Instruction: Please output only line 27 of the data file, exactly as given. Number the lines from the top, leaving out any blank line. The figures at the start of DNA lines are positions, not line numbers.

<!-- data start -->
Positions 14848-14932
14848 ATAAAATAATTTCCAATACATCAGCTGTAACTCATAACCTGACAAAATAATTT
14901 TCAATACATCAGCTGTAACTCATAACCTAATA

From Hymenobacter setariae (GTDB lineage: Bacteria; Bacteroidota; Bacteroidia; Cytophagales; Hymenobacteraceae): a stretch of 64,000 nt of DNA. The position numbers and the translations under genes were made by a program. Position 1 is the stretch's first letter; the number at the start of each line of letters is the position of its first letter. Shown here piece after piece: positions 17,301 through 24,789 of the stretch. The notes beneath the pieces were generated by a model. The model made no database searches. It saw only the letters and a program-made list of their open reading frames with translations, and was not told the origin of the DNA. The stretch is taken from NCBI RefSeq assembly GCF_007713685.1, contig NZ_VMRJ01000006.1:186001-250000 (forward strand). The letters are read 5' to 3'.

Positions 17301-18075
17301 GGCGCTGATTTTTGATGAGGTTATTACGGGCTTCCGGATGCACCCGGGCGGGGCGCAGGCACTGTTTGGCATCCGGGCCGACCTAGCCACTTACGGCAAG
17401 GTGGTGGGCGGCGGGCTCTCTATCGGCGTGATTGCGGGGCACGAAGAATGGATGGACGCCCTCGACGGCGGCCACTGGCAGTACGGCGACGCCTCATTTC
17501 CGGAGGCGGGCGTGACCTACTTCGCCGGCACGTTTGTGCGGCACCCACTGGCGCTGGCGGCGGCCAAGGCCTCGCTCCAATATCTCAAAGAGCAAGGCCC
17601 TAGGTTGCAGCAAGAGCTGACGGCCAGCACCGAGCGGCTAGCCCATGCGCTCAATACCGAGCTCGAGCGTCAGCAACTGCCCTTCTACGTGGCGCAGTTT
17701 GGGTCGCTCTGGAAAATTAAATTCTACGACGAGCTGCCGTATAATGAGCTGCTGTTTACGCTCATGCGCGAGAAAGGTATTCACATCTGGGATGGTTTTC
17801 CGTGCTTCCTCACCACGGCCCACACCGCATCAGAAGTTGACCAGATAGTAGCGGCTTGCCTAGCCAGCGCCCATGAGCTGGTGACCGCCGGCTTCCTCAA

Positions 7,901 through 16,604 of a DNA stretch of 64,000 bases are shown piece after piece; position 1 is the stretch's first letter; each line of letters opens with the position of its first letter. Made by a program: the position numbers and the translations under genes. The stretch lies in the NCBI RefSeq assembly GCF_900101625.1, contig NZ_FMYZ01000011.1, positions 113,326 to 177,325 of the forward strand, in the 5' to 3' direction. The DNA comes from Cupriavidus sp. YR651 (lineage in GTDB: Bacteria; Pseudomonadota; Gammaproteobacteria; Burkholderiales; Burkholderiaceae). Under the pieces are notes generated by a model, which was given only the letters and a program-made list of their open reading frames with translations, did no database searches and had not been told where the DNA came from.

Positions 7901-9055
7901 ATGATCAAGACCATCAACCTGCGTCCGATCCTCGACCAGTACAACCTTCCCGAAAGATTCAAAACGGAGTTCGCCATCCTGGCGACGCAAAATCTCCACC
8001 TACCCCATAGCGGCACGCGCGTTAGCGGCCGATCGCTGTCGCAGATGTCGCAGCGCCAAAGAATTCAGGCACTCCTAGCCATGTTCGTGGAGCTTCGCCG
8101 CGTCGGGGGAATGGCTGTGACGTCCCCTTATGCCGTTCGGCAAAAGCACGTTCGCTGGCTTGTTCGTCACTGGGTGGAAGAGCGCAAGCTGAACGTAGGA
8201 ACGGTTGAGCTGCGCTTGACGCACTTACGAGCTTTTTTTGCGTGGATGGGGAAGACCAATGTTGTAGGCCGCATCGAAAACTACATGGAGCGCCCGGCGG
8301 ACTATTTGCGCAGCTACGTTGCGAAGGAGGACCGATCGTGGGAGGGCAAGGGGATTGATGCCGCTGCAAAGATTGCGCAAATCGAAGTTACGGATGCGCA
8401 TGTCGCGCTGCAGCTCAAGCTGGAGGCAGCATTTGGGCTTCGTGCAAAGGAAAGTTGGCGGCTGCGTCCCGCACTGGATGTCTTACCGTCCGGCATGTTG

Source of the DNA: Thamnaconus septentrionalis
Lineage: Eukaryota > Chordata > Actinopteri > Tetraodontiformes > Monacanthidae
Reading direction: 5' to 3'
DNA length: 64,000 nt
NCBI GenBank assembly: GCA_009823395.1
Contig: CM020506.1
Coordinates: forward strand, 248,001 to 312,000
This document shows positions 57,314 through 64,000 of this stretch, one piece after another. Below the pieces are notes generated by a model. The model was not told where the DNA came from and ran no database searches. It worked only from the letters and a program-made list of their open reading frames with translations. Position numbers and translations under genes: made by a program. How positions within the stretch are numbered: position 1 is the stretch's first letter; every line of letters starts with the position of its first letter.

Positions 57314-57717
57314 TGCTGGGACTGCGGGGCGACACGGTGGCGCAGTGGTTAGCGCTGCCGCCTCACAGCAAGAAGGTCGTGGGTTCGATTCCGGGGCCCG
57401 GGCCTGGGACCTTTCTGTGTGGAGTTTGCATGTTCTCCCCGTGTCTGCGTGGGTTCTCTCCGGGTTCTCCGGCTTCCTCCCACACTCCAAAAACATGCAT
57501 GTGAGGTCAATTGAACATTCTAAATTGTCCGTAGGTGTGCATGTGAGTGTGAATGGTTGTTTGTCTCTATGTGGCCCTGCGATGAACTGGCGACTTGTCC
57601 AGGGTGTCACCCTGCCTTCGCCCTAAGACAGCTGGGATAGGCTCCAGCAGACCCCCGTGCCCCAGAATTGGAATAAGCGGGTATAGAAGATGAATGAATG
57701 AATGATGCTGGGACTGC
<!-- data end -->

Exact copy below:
This document shows positions 57,314 through 64,000 of this stretch, one piece after another. Below the pieces are notes generated by a model. The model was not told where the DNA came from and ran no database searches. It worked only from the letters and a program-made list of their open reading frames with translations. Position numbers and translations under genes: made by a program. How positions within the stretch are numbered: position 1 is the stretch's first letter; every line of letters starts with the position of its first letter.